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Local authorities in Kenya plan new mining taxes despite government opposition

Local authorities of Kwale, Lamu and Taita Taveta located along the coastal areas of Kenya have proposed to levy new mining taxes, despite opposition from central government.

According to the Indian Ocean counties, the taxes would be imposed on investors exploiting minerals, gas and oil, with an aim to improving services and creating jobs in the region, reported Reuters.

Kwale country governor Salim Mvurya told the news agency that: “We want these mining companies to help us develop our county’s social and economic infrastructure…We hope they will cooperate when the bill is passed.”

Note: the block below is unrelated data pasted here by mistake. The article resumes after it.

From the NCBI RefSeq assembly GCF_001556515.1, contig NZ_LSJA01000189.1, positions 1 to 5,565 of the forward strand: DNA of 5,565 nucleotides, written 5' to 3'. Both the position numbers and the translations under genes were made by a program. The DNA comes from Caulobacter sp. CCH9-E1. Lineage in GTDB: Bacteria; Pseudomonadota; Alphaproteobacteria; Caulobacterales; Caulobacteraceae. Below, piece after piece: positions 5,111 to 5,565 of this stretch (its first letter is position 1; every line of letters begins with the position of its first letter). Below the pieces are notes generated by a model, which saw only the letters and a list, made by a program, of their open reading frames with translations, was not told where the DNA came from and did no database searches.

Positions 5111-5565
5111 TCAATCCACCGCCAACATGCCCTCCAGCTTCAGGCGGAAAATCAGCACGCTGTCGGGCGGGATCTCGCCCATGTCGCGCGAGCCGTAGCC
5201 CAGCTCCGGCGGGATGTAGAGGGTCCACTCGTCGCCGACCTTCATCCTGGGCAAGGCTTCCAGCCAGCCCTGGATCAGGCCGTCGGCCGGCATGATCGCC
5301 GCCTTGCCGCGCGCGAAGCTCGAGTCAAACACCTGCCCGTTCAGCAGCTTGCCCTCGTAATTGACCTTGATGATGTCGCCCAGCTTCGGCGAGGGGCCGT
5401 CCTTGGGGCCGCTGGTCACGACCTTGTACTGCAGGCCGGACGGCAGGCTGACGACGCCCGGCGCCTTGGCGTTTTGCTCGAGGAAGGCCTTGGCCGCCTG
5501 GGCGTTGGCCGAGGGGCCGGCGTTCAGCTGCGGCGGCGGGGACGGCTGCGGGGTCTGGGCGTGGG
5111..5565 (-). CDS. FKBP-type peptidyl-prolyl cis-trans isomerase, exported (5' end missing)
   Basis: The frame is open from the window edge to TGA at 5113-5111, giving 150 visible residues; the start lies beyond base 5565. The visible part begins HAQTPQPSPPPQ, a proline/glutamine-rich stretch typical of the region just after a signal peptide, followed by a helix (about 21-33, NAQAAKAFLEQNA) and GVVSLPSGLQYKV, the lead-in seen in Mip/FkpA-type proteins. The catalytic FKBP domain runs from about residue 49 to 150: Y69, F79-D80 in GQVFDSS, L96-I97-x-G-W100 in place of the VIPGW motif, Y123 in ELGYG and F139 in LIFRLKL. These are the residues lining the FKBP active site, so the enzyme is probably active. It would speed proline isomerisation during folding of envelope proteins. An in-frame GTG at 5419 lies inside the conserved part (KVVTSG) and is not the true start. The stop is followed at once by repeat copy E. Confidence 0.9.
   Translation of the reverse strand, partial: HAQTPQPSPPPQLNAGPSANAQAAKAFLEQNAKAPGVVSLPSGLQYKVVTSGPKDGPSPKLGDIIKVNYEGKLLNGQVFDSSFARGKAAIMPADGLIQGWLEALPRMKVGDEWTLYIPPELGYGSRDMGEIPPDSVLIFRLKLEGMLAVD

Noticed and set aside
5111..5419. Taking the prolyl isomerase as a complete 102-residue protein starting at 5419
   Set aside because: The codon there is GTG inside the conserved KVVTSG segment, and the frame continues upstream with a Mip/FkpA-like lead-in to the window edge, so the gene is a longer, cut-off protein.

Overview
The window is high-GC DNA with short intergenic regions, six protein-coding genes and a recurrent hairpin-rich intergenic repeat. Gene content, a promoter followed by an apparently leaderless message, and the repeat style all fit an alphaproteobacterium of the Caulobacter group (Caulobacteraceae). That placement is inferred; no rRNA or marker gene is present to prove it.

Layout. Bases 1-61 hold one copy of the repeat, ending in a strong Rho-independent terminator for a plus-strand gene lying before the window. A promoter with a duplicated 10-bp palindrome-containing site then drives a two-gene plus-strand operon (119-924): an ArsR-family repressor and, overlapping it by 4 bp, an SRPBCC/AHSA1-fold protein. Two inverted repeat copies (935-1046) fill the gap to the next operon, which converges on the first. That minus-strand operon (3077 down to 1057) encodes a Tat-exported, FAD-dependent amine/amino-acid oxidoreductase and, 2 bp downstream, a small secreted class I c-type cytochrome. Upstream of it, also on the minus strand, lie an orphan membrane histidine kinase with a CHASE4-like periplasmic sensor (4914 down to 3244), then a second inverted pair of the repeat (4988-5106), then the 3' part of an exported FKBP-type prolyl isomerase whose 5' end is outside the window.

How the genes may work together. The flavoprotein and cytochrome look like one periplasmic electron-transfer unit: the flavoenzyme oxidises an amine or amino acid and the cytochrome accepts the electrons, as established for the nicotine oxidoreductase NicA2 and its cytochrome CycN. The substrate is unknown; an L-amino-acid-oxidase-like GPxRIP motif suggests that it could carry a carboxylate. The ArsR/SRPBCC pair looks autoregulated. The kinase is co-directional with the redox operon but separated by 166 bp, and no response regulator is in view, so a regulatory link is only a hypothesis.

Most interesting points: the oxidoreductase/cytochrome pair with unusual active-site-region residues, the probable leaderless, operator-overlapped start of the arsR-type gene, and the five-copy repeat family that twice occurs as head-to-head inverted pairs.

However, the Kenyan Government fears that the addition of taxes would deter those who plan to invest in the country.

Kenya mining minister Najib Balala said: “It is our responsibility as the mining ministry at the national level to increase royalties in the mining sector.

“Mining is a function of the national government and the constitution is very clear on this.”

The bill proposed by Mvurya states that mining firms with more than 50 employees have to pay $11,220 a year to conduct business, while firms with fewer than 50 employees would pay $754.

In addition, it proposed that mining firms such as Australia’s Base Resources would pay $56 a tonne for mining titanium ore.

Base Resources external affairs manager Simon Wall said: “Certain functions are not devolved to counties.

“The constitution determines how the administration of minerals must be treated.”

The bill is expected to be presented before the county assembly by next week.



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